LIMA ( Associated Press) – Peru’s desert capital on Thursday gathered thousands of people from remote parts of the Andes to protest against President Dina Boluarte and support his predecessor Pedro Castillo, whose ouster in December sparked deadly protests And political chaos spread in the country. The ombudsman’s office raised the death toll in the demonstrations to 55.
Thousands of demonstrators marched through the streets of Lima’s historic center in the afternoon, carrying placards that read “The government steals, the police kill and the press lies.” They reached the iconic Plaza San Martin, where protesters have traditionally gathered for decades, but police deployed hundreds of riot police, who surrounded the plaza and blocked entry.
The protesters then stopped in a nearby street and remained peaceful. Police began throwing tear gas canisters at the intersection of two roads leading to the National Parliament in the historic center. It also evicted protesters from a park adjacent to that protest area.
The number of victims in the demonstrations rose in the afternoon with an update of figures from the ombudsman’s office, which reported 55 and confirmed the death of one person in clashes with police in the Arequipa region in the south of the country.
The Ombudsman said in a message through his Twitter account that the death occurred on the Anshueko bridge. He added that 10 people were injured during the accident, who were transferred to Ciudad Municipal and Zamcacola health centers and the Peru Arabo health post.
Supporters of Castillo, the first president of rural origin in 200 years of the republic, hope the protests will open a new chapter in a mobilization that began more than a month ago demanding Boluaarte’s resignation and a structural change in the country. Castillo was removed after a failed attempt to dissolve Congress.
So far resistance has been recorded mainly in the southern Andes. Overall, 54 people have died in the riots, most of them in clashes with security forces.
By directing the protest to Lima, the protesters hope to reinvigorate the movement that began when Boluarte, then vice president, was sworn in to replace Castillo on December 7, a promise made exactly one year earlier. had said that she would resign if the president was fired. in charge.
“When tragedies, bloodsheds happen outside the capital, they don’t have the same political relevance on the public agenda as they do in the capital,” said Alonso Cárdenas, professor of public policy at Antonio Ruiz de Montoya University in Lima. ,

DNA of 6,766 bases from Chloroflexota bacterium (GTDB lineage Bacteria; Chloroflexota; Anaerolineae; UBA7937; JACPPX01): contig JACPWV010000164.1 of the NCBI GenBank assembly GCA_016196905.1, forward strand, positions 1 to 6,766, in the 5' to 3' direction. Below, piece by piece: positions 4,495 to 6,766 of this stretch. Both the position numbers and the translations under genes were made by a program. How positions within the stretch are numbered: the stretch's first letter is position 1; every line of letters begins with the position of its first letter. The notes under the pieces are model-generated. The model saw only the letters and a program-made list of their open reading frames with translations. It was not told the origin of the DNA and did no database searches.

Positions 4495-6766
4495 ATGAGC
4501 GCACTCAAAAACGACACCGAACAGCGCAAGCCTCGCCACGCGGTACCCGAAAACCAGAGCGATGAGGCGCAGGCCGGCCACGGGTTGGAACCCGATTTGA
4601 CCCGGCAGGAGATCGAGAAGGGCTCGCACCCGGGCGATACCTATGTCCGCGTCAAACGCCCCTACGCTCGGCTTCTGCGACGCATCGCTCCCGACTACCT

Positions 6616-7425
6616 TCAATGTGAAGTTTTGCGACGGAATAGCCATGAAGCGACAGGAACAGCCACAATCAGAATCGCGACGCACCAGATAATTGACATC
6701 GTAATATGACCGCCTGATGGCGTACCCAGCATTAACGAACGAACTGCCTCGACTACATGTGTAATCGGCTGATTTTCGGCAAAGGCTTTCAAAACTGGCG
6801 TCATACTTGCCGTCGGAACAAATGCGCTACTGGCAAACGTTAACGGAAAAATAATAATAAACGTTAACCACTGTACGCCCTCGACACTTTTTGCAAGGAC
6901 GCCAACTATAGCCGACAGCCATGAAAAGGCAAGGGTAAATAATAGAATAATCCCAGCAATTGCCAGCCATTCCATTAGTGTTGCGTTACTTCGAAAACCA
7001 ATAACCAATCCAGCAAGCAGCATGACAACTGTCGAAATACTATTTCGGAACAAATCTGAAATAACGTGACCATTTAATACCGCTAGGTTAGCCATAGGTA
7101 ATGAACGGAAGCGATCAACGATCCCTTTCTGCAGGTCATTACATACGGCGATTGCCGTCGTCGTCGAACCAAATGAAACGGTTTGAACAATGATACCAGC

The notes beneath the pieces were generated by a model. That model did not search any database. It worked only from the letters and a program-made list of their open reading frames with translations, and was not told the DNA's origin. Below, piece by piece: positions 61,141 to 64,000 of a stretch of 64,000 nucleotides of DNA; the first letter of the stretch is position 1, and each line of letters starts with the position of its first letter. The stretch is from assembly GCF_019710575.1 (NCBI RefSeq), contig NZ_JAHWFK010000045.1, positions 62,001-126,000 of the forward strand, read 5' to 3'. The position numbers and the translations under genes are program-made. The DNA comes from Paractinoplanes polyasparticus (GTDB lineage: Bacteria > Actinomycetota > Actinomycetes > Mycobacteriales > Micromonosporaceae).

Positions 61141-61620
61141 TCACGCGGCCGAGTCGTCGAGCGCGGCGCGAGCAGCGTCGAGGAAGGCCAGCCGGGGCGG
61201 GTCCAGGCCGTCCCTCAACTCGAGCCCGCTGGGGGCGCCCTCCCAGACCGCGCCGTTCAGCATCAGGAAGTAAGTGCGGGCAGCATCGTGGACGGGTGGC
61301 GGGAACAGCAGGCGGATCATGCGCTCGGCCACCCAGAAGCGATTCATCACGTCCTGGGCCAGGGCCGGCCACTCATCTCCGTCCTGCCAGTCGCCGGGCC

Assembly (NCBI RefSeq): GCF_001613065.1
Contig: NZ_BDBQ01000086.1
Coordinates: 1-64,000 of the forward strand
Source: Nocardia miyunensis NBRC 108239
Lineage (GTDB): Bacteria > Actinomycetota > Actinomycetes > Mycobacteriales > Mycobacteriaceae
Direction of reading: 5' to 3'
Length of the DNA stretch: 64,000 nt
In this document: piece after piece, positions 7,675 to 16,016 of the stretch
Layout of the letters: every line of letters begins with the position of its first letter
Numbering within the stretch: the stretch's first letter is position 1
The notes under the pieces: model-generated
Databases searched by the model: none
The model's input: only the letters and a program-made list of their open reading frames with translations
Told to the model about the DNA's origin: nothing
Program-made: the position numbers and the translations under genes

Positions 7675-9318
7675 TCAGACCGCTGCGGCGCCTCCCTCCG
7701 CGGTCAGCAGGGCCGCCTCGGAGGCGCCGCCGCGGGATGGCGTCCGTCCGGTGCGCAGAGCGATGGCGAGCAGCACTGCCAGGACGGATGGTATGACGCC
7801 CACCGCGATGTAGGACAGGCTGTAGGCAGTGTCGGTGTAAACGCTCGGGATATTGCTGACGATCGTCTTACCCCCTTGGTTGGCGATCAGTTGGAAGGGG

“The leaders have understood this and say ‘they can massacre us in Cusco, in Puno and nothing happens, we have to take the protest to Lima,'” he said, citing two cities that have been violently opposed. There is a view of the performance.
Peru is a highly centralized country and about a third of its 33 million inhabitants live in the metropolitan area of Lima.
“In my own country, the voice of the Andes, the voice of the majority, has been silenced,” said Florencia Fernandez, a lawyer who lives in Cusco. “We’ve got to travel to this offensive, to this central city, and we say ‘the Andes have descended'”.
Campesino Samuel Acero, president of the Cusco Regional Struggle Committee, told The Associated Press that people “now go out to fight, go out to demand their rightful rights,” as they walk through Lima’s historic center.
He said that in Cusco, “in the land of natural gas, we don’t have natural gas and liquefied petroleum gas costs us … On the other hand, here in Lima, in this desert, they bring us gas.”
Acero complained that Machu Picchu, the Valley of the Incas and other archaeological treasures are visited by tourists from all over the world but “the people who make money from tourism are the few who don’t even live in Cusco … millions of skilled Voters who get nothing from tourism to Cusco, which makes us very angry.